Before the release of their breakthrough debut single “Heaven” earned them a Grammy Award and international critical acclaim, Los Lonely Boys was a name that was almost solely known in the dusty clubs and cantinas of the southern borderlands of the United States.
The sibling trio’s prodigious success since the early 2000s belies a long road of struggle and hard work that precedes their recognition today as one of the most talented rock bands of the past two decades, and one of Taos’ favorite returning performers.
On Wednesday (Sept. 9) brothers Henry, Jojo, and Ringo Garza, otherwise known as Los Lonely Boys, will take the stage for their third performance at the KTAOS Solar Center. Doors will open at 7:30 p.m. and the show will start at 8 p.m. at the venue’s outdoor showground.
A tale of legendary family legacy, brotherly love, and hard times, the backstory on Los Lonely Boys is anything but.
The Boys’ father is Henry Garza Sr., a self-styled “outlaw musician,” who formed a band with his own generation of Garza siblings, the Falcones, which played conjunto music in their home state of Texas throughout the 70s and 80s.
After the group disbanded, Henry Sr. went out on his own to make it as a solo act playing country music, but soon recruited his three young sons to back him on percussion (Ringo), bass (Jojo), and lead guitar (Henry Jr.). The boys’ natural talents grew as they cut their teeth in rough country bars, following their father’s direction as they traveled throughout the South taking home small sums from small-time venues.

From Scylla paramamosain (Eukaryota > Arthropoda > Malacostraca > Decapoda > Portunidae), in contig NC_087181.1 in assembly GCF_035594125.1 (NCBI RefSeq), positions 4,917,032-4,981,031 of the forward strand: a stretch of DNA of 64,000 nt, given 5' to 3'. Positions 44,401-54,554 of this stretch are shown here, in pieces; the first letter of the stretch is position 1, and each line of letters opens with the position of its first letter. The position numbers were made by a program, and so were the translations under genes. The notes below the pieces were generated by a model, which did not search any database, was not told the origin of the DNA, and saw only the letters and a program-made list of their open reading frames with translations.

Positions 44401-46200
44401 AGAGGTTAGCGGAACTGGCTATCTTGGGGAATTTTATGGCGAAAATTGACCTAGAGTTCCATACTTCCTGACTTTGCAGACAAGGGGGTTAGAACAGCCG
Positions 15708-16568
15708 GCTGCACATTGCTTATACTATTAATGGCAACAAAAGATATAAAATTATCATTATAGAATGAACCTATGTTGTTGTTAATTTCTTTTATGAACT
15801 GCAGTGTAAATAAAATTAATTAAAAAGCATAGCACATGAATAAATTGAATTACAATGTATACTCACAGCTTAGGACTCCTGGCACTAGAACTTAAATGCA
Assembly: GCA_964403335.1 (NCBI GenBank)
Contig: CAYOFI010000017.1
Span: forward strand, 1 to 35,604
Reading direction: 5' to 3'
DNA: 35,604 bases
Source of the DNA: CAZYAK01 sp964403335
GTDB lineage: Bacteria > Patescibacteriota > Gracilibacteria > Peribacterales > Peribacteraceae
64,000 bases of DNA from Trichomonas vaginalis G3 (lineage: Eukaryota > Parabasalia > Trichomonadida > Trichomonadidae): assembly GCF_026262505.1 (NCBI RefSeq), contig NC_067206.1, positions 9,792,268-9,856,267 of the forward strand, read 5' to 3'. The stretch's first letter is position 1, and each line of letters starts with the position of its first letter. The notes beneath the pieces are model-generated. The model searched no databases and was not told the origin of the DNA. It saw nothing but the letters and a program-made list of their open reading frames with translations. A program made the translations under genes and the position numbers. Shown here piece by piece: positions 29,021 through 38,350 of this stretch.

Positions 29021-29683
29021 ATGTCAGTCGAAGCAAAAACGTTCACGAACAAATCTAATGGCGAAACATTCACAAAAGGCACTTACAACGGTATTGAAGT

The name “Los Lonely Boys” has an honest origin. The Garza brothers’ mother separated from their father early in their childhood, which changed the tone and meaning of the family’s music as their songwriting and performances became a kind of cathartic exercise to help them dispel the pain of their loss. One of the songs which came out of that period was written by Henry Sr., who sang its memorable return to his children, “I’m just a lonely, lonely boy.”
When it came time to name the next evolution of their act, the youngest son, Ringo, suggested “Los Lonely Boys” in honor of the lyric. The name stuck, and after countless hours on the road away from family and friends, its appearance on albums covers and countless venue marquees was solidified.
“Taos has always been very supportive of what we do musically. We are always treated like family and the outcomes of the shows are very good. We feel a lot of love from the area and surrounding areas that keeps us coming back. They know what to expect from us: a show based around familia and the music we share as a band of brothers.”
Credit to: The Taos News